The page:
As part of its South-to-North Water Diversion Project, China is building an 870-mile long open canal to pump surplus water from the south to the dry north.
Meanwhile, in the US, a new 380-ton tunnel boring machine is helping a wastewater project in West Virginia. Aquatech Online digs up the dirt on these two projects to see if there is light at the end of the tunnel.
50 years in making
China, as part of its South-to-North Water Diversion Project, China has initiated building an 870-mile-long open canal to pump surplus water from the south to the dry north.
The project is by no means a new story having been proposed five decades ago but recent developments are certainly notable.
The southern parts of China have a water surplus, while the north of the country faces severe water shortages. The water diversion aims to make water accessible to arid areas.
Already the project has sent 54 billion cubic meters of water from the Yangtze River to northern China, when part of the tunnel became operational back in 2014.
“China says it would take an estimated 10 years to complete and cost USD 8.9 billion to dig.”
However, recent developments a new tunnel project to boost its food production by carrying water from the Three Gorges Dam to Beijing.
China aims to drain water from the Three Gorges Dam to the Han River, a feeder of the Yangtze River.
Called the Yinjiangbuhan tunnel, China says it would take an estimated 10 years to complete and cost USD 8.9 billion (60 billion yuan) to dig.
Water from the dam will be sent to the Danjiangkou reservoir at the lower spreads of the Han through the Yinjiangbuhan tunnel, a large open canal.
Why is the Yinjiangbuhan tunnel important?
China's annual food production is currently the largest in the world, producing 727 million tons to feed a population of 1.4 billion.
As well as boosting the economy it could turn China into a global superpower in food production.
The project is expected to turn nearly 290,000 square miles of wasteland roughly the size of Chile, into farmable land that China can use to grow wheat, rice and many other crops.
“High pressures in deep rocks, active fault lines, and flooding are just three of the many challenges this project will need to overcome.”
In theory, the Yinjiangbuhan tunnel could boost China's annual food output by 595 million tons - equal to the amount of food the U.S. currently produces.
However, while this project boasts incredible numbers, the environmental impact of this project is yet to be revealed.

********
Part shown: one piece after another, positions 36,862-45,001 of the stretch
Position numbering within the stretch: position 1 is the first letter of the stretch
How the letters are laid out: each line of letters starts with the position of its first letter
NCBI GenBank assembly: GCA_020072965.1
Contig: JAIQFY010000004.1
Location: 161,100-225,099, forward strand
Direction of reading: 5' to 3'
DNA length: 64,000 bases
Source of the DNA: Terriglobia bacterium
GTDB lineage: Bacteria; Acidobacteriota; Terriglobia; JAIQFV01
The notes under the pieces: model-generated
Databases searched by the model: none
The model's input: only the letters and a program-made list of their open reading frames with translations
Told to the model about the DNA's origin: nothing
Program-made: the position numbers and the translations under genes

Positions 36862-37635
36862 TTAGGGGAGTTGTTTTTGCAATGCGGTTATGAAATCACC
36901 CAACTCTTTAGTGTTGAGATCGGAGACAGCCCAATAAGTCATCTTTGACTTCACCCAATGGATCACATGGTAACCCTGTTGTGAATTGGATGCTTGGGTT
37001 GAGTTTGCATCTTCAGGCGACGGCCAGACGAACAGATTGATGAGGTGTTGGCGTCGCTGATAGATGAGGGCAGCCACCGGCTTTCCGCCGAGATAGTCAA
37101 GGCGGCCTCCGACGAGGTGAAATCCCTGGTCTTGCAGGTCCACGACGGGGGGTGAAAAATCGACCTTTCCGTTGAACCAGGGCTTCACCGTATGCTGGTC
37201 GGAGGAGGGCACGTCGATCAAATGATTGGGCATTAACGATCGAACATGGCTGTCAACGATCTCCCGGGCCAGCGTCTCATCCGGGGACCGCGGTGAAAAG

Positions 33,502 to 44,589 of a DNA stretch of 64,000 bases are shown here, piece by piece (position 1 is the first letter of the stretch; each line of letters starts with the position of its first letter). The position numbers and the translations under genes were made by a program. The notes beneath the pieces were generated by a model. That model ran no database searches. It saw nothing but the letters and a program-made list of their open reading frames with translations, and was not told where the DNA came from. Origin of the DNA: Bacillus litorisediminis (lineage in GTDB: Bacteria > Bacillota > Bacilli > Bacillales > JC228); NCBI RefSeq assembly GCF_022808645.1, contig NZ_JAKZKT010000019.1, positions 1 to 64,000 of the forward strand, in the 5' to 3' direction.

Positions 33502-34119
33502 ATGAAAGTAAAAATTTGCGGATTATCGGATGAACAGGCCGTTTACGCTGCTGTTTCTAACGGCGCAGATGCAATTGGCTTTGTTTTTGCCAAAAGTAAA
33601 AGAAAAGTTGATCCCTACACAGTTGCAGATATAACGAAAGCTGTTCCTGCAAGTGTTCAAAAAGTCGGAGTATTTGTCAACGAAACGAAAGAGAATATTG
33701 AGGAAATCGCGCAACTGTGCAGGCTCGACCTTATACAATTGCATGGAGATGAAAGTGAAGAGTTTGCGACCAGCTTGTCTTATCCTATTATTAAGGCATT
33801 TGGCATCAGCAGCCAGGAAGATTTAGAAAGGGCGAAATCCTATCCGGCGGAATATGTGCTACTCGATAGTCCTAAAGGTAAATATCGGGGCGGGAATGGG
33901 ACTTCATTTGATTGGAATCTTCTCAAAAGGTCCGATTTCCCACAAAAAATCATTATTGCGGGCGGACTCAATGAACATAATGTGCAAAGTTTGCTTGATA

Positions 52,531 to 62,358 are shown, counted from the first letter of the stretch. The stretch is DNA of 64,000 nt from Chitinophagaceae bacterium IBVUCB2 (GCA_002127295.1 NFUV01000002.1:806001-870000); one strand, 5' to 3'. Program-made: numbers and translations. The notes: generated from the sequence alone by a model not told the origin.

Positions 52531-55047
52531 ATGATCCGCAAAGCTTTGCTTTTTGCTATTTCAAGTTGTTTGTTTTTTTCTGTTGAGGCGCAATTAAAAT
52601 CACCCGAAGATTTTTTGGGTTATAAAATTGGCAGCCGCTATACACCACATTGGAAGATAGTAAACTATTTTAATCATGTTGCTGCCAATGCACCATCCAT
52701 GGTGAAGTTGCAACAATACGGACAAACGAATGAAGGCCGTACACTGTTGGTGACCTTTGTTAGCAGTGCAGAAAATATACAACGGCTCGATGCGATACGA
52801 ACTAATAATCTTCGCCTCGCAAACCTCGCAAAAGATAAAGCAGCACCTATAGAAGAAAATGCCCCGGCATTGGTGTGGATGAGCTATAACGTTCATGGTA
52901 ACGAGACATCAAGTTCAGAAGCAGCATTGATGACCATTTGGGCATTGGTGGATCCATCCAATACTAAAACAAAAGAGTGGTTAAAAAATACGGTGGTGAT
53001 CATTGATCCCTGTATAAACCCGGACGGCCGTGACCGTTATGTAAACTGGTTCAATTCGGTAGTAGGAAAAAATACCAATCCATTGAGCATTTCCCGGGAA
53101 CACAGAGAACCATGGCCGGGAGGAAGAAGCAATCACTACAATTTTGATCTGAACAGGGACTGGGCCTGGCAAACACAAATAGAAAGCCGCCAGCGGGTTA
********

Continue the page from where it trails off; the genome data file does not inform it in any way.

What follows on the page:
First proposed in 1952, the South-North Water Diversion Project has received various criticisms since its start.
To make this happen, China will have to battle some of the planet's toughest terrain to get this project to completion.
High pressures in deep rocks, active fault lines, and flooding are just three of the many challenges this project will need to overcome.
Country roads take TBM to a new home
Across the Pacific Ocean, a wastewater project on a smaller scale than China's tunnelling project has acquired a new 380-ton tunnel boring machine (TBM).
Called “Hazel,” the TBM is part of the RiverRenew programme, managed by Alexandria Renew Enterprises (AlexRenew), to improve local waterways.
“It’s a huge step forward in our commitment to deliver healthier waterways by 2025," said Karen Pallansch, AlexRenew general manager in a statement.
The arrival of the TBM is significant to meeting a state-mandated deadline to remediate combined sewer overflows by July 1, 2025.
“It’s a huge step forward in our commitment to deliver healthier waterways by 2025.”
Once lowered more than 100 feet below ground, Hazel will begin to build the new two-mile waterfront tunnel on a journey calculated to take over a year to complete.
The RiverRenew tunnel system will prevent over 120 million gallons of combined sewage from polluting the Potomac River, Hunting Creek, and Hooffs Run each year, say AlexRenew.
Since the 14th century, TBMs have been named before planned tunnelling projects in honour of Saint Barbara, the patron saint of engineers.
West Virginia's TBM was named after Hazel Johnson, an American pioneer for environmental justice who dedicated her life to fixing ecological issues.
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